Lisfranc injury may be caused by high or low energy trauma, typically due to axial load on a plantarflexed foot.

Clinical features

Subtalar dislocation presents with a foot locked in supination (in case of medial dislocation).

Lisfranc injuries cause pain and swelling of the midfoot, and inability to bear weight. Plantar ecchymosis is suggestive but not always present (also present in calcaneal fracture).

Diagnosis and evaluation

X-ray is often sufficient, but CT or MRI may be necessary.

Treatment

Subtalar dislocation is managed with closed reduction and cast immobilisation. Sometimes temporary (4 weeks) pinning of the joints may be necessary.

Closed, nondisplaced Lisfranc injuries are managed with closed reduction and casting. Displaced fractures are managed with open reduction and fixation with screw or K-wire.

Achilles tendon injuries

Definition and epidemiology

The Achilles tendon, the largest tendon in the body, may be partially or completely ruptured and is a typical injury of active people. Rupture typically occurs when a sudden stress is applied to an already weakened or degenerated tendon.

Etiology

Sports involving running and rapid acceleration and pivoting, like sprinting, basketball, and football, have higher risk of rupture. Recurrent microtrauma causes degeneration of the tendon, predisposing to rupture.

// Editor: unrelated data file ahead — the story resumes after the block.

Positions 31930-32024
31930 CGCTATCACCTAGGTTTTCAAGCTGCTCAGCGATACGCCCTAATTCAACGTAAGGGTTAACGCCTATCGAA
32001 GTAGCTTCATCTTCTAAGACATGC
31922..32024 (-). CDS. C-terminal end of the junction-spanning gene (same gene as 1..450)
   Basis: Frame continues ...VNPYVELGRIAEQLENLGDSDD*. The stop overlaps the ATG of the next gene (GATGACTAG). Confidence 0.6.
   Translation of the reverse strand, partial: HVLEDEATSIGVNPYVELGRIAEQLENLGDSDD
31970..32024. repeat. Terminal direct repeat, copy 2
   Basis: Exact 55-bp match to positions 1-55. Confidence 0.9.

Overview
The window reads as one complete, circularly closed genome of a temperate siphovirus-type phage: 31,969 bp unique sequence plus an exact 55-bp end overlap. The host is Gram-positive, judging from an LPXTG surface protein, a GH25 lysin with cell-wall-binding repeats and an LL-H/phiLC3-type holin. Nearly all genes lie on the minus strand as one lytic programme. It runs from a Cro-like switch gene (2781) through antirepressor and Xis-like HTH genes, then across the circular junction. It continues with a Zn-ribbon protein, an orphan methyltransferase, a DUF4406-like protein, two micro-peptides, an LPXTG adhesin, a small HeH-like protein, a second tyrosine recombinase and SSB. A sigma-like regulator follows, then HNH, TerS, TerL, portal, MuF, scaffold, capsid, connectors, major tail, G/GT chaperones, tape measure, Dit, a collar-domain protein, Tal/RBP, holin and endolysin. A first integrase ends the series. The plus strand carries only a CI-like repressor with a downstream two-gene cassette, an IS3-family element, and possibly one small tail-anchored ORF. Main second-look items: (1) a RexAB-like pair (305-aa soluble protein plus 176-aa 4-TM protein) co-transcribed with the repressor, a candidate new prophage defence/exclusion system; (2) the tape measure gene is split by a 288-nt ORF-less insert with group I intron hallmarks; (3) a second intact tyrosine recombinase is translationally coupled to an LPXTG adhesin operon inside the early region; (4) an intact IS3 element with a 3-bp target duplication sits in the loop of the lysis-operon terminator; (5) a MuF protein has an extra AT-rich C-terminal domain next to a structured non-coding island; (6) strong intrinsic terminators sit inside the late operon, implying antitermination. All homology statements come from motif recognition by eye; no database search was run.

Clinical features

Patients usually describe the sensation of being struck or kicked at the back of the ankle, often with an audible “pop”. Pain is often present, but not always.

Diagnosis and evaluation

A “gap” or “defect” may be palpated in the tendon at the site of the rupture. Plantar flexion of the ankle is decreased but not completely absent (due to intact tibialis posterior).

Thompson test involves having the patient in prone position with their feet hanging off the table. Then, manually compress the calf. In normal cases this causes plantar flexion of the ankle. If plantar flexion does not occur, the test is positive and indicates Achilles tendon rupture.

Tendon rupture may be diagnosed based on clinical findings, but ultrasound and MRI may be used to assist in the diagnosis.

Treatment

Whether Achilles tendon ruptures should be treated conservatively or operatively is controversial. Previously it was thought that conservative treatment has a higher rate of recurrence, but that may not be true if conservative treatment is followed up by proper rehabilitation. Anyway, both are suitable options. Initial treatment in both cases follows the RICE principle.

Conservative treatment involves casting or bracing. Surgical treatment involves repairing the tendon. Both should be followed up by rehabilitation and physical therapy to achieve maximum potential function and reduce recurrence. If treated conservatively, the foot should be casted or braced in a plantarflexed position for 3 – 4 weeks, followed by a neutral position for some more weeks.


Previous page:
B6. Pilon fracture. Fractures and ligament injuries of the ankle

Next page:
B8. Scapula and clavicle fractures. Dislocation of the AC, SC and shoulder joints.

Parent page:
Traumatology

Leave a Reply

Your email address will not be published.